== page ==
Absolute pitch.

Originally published in The American Mercury, pages 244-7, 1930.

Nicolas Slonimsky

Every friend of a genuine wunderkind must have heard fantastic tales of the infant's prodigious sense of pitch-- that is, the ability to name, in a blindfold test, any number of notes simultaneously sounded. Some orchestra leaders are said to possess similar powers of musical clairvoyance (or shall we say, clairaudience?). With the first approach of an experimental hand, however, such tales and legends usually vanish into the realm of naïve nonsense. The cold fact is that the power of tone-detecting is extremely limited, even among phenomenally gifted individuals. The probability of the existence of a 100% absolute pitch which would enable its owner to name, in truth, any number of notes, any tone-cluster, to borrow a fashionable term, appears very slight when we consider the acoustical maze existing in our world of compound tones.

Every sound, at least theoretically, presents a complex system of harmonics built on a fundamental tone. "Actual" tones differ only in degree of intensity from "ghost" tones, which, under the various names of overtones, combinational tones, etc., form a sort of musical ectoplasm around each sounding body. At times, indeed, these spook tones materialize themselves to a confusing degree. Inexpert performers on wind instruments have a hard time ridding themselves of unwelcome octaves and fifths above and below. Some players, on the other hand, cultivate such tones for the sake of color. Evsei Beloussov, the ‘cellist, can play octaves on a single string, an effect which he chooses to term-- let us hope, metaphorically-- "Yogi tones."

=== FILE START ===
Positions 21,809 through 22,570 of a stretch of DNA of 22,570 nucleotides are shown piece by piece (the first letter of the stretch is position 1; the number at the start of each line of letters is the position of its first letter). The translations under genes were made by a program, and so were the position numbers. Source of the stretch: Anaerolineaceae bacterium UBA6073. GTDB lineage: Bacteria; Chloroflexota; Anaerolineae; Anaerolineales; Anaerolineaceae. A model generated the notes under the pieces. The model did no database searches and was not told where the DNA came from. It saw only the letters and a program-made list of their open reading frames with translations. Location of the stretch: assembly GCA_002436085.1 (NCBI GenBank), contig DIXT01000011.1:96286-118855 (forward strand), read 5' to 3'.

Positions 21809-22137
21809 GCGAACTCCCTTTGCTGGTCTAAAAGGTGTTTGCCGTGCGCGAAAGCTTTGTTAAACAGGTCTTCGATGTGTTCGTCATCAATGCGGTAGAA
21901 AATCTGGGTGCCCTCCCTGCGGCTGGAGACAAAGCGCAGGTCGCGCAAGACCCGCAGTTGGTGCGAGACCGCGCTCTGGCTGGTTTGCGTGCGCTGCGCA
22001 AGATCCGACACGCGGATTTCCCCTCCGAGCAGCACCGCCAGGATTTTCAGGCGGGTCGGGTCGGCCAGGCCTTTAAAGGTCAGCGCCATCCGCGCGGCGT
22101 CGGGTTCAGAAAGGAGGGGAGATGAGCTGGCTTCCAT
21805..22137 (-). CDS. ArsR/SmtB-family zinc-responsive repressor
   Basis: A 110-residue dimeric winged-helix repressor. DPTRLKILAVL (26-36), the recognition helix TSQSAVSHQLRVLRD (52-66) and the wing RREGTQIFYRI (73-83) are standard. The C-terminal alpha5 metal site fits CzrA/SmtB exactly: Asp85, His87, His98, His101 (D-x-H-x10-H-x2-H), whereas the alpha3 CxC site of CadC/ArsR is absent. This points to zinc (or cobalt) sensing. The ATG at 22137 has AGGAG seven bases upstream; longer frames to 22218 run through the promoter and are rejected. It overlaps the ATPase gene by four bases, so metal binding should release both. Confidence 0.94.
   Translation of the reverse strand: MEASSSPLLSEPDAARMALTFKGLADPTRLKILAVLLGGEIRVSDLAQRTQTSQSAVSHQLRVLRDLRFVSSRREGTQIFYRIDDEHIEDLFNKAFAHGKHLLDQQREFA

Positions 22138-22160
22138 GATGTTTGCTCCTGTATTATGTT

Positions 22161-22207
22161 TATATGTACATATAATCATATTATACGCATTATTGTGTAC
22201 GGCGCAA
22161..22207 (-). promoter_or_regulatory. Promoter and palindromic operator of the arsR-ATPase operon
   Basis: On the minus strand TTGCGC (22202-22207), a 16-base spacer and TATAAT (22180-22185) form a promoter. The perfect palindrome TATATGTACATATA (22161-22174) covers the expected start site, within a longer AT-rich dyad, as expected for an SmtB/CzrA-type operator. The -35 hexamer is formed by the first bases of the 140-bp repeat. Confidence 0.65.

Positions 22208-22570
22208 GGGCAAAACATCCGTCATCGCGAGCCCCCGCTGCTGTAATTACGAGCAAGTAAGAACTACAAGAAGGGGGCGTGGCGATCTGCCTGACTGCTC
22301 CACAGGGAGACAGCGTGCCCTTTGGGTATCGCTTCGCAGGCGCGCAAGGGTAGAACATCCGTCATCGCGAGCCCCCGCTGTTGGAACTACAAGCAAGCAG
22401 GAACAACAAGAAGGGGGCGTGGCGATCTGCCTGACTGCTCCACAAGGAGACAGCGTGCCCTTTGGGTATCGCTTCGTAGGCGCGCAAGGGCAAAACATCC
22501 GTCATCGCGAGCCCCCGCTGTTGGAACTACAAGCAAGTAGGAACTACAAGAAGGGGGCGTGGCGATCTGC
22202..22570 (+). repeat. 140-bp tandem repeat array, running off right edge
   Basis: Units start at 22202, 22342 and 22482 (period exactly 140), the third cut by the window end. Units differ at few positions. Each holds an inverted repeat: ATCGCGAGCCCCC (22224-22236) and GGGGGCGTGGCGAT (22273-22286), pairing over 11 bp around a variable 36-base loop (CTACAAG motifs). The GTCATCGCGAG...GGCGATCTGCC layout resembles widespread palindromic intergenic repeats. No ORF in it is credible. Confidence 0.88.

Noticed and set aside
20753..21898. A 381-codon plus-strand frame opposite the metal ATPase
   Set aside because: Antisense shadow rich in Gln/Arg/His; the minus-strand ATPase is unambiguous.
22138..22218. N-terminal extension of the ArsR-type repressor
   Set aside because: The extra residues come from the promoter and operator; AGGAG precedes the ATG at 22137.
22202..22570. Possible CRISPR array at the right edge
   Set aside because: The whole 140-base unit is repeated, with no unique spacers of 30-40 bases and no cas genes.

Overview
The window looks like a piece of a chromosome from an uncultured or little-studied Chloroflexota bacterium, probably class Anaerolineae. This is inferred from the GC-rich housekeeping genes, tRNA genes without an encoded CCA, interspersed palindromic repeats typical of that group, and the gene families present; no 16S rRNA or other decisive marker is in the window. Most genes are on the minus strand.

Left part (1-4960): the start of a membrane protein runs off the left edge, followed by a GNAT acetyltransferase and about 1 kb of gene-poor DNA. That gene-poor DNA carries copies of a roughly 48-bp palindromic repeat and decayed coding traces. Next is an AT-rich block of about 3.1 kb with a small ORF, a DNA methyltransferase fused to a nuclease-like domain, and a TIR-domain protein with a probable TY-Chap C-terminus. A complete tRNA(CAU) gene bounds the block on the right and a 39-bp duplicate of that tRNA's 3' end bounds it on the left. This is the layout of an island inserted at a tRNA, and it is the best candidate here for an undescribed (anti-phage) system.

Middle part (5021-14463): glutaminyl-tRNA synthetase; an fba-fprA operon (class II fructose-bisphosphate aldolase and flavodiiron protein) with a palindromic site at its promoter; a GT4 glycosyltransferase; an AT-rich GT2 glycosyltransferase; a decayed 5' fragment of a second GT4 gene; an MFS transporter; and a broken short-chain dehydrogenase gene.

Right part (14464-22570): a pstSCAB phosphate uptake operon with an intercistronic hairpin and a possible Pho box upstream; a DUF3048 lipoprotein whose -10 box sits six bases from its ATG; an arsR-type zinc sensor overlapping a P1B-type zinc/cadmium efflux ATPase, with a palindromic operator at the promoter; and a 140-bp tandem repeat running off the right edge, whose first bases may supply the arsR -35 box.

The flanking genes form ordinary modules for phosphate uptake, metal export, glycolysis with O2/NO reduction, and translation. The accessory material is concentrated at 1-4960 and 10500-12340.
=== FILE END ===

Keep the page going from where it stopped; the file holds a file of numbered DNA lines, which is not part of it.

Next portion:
In his classical book, "Music, a Science and an Art," Professor Redfield gives an interesting transcription of our national Danish-British-Austrian-American hymn, "God save the King"-- "My country, ‘tis of thee," with all the ghost tones written out. The look of it is even more appalling than its sound as performed by military bands at patriotic functions. All this musical exhaust reaches our ears even in the purest of symphonies. We are fortunately unaware of its existence, as we are unaware of the existence of tiny specks constantly floating in our field of vision, but it clouds our perception in finer tests, and proves the eventual undoing of those whose self-assurance prompts the impossible claim of infallibility.